Armenia’s banking sector — the region’s strong man

Armenia’s restrictions on lending are starting to pay off, as its banks are able to lend effectively to the country’s burgeoning private sector and so help drive economic growth

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Regulation of Armenia’s banks is among the toughest in the Commonwealth of Independent States region, and Central and Eastern Europe, and it’s only getting tougher. The central bank is set to introduce Basel III, requiring the nation’s banks to maintain the capital buffers the regulation mandates.

While the 2014 economic slowdown hit Armenia as it did everyone else in the region — credit quality has still not yet recovered according to the IMF — the response in Armenia was more muted than elsewhere.

“Overall, the Armenian banking sector has been extremely stable over the last 20 years and is rather overcapitalised,” says Artashes Shaboyan, chief researcher at Ameria CJSC, one of Armenia’s top consultancy and advisory companies. “Most of the banks apply best practice corporate governance and high level of transparency in reporting per IFRS standards.”

With 17% total capital to risk weighted assets and 15% as common equity tier one, Armenia is well ahead of the capital requirements imposed by most regulators. Even with the planned phase-in of the Basel III capital requirements, and the IMF’s counter-cyclical buffer, the average Armenian bank is holding more than enough capital.

Banks have had to struggle against regulation to make risky loans and preserve profitability. However, the restraint has stood Armenia in good stead, setting it up with a stable financial system.

“The Central Bank of Armenia was swift in implementing international regulatory standards in the early 2000s, and up until now they are in many cases even ahead of Western countries with applying Basel and other relevant standards,” says Shaboyan.

That has led Armenia to hold a smaller proportion of non-performing loans than most of its peers in Eastern Europe. Christian Fang, senior analyst for Armenia at Moody’s says: “NPLs rose over 2015 and 2016 on the back of the large economic shock that hit the region in 2014, but only to around 10% or so. Many of the other countries in the Eurasia region had much higher levels of impaired assets.”

Now, with the economy enjoying growth of more than 5%, and banks holding generous capital buffers, credit has been growing robustly in Armenia over the past few years — a period in which banking systems with less proactive supervisory policies have contracted, according to Fang.

“Investment accounted for a significant share of lending in 2018,” he says. “Such investment in productive capital will contribute to future growth.

“There’s growth in demand for loans, thanks to the growing economy, and growth in financial liquidity among customers,” he adds. “I expect credit to expand quite dramatically over the next few years.”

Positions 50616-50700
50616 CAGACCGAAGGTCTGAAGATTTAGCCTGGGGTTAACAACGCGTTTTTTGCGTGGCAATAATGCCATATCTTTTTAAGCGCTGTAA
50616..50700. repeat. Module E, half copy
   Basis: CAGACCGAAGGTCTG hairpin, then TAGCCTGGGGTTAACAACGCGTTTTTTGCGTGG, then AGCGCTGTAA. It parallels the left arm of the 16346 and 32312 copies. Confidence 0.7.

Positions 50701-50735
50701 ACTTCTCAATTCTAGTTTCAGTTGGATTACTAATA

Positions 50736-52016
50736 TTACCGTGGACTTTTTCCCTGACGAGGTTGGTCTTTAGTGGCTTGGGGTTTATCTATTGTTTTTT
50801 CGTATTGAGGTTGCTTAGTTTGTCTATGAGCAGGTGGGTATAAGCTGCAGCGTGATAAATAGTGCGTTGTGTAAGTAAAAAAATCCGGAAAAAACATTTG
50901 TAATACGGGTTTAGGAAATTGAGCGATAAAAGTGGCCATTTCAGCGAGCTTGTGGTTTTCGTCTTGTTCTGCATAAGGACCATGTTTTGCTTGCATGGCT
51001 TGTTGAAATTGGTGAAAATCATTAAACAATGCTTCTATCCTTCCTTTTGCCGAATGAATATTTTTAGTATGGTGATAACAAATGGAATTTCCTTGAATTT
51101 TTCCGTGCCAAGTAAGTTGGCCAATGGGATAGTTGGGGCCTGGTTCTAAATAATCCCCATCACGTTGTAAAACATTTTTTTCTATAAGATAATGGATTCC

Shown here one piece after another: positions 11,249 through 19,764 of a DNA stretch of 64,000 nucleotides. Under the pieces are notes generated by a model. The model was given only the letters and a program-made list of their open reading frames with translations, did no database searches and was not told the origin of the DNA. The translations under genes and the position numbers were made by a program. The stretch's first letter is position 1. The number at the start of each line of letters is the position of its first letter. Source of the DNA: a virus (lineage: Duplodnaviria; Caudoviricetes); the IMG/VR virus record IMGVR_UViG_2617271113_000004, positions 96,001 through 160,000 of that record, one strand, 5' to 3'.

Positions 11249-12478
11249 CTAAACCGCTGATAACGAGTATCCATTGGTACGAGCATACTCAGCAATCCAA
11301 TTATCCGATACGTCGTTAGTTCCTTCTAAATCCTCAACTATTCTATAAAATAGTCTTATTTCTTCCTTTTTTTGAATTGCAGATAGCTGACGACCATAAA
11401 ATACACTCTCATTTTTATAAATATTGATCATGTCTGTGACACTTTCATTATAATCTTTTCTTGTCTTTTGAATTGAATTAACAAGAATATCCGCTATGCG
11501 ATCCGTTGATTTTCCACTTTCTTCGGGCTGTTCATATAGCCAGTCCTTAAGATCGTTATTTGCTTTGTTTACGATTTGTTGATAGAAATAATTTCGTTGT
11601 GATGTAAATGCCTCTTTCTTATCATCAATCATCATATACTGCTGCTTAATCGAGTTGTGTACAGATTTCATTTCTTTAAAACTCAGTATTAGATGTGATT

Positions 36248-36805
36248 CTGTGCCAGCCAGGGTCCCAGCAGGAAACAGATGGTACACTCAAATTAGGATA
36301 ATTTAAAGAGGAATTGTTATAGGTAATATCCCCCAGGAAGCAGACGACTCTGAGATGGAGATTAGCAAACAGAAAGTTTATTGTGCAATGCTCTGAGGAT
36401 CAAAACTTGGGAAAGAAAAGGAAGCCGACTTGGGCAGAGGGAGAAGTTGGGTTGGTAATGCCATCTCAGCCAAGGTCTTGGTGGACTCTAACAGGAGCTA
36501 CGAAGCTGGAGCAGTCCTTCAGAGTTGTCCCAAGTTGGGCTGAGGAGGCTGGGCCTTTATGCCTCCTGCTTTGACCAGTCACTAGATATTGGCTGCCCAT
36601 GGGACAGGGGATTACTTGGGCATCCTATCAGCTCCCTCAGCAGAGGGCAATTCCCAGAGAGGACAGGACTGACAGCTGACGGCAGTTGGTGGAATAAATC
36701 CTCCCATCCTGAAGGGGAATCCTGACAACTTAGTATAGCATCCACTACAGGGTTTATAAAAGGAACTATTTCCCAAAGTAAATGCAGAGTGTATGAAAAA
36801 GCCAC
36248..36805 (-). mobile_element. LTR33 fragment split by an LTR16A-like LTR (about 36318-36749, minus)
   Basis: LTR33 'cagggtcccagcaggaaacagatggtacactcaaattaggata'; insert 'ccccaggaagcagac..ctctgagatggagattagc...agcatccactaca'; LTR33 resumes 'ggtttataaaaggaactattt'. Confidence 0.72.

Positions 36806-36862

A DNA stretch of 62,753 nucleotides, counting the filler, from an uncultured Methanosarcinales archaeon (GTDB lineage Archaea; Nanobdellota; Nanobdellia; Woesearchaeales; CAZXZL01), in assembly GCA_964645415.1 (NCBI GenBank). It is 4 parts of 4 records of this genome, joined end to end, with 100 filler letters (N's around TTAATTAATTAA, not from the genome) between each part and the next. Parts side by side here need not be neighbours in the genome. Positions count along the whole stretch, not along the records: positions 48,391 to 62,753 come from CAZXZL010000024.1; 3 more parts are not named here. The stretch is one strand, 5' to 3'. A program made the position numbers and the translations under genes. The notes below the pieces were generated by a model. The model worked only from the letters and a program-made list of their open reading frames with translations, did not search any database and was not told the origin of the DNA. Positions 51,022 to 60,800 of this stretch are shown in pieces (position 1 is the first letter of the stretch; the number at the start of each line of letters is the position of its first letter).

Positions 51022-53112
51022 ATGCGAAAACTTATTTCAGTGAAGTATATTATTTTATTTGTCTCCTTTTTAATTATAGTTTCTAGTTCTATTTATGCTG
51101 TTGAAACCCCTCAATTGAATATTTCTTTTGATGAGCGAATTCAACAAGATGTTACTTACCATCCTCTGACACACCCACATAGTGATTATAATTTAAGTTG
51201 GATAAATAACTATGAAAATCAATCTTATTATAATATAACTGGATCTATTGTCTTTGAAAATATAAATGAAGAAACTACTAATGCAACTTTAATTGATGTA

Of course, there remains room for improvement in any banking system. Despite strong capitalisation, around 50% of deposits in Armenian banks are in foreign currencies. The high dollarisation of the Armenian economy is a structural challenge for the banking system.

With growth in the global economy slowing, many will opt for the safe haven trade and keep their funds in dollars. Should the dollar strengthen against the Armenian dram, Armenia’s liabilities will increase dangerously.

The Armenian central bank has taken steps to mitigate these risks, imposing higher risk weights on dollar assets, for which it received the IMF’s commendation. The IMF has also suggested more measures to address the risk of Armenia’s FX exposure: a stressed debt service to income ratio limit and a requirement for banks to maintain foreign currency reserves against foreign currency liabilities. 


Digitalisation to drive consolidation

The Armenian banking sector is undergoing changes from within, as well as reacting to impositions from regulators.

Armenia’s banks are pursuing an aggressive digitalisation strategy, updating their processes both internally and externally. The moves should lower costs of running business and increase sales, according to Armenian analysts.

But the drive to digitalise is not just going to make Armenian banks more efficient and competitive internationally; it will change the make-up of the industry.

“Over the next couple of years, I expect to see another round of consolidations in the Armenian banking system,” says Tigran Jrbashyan, head of management advisory services at Armenia CJSC. “I would be surprised to see small and low efficiency banks that have not adopted a digital transformation strategy survive in Armenia past the next few years.”

Although the IMF will always have suggestions for improvements to Armenia’s banking regulation, the country’s central bank deserves praise for managing a stable and secure banking system, which will help power Armenia’s growing economy.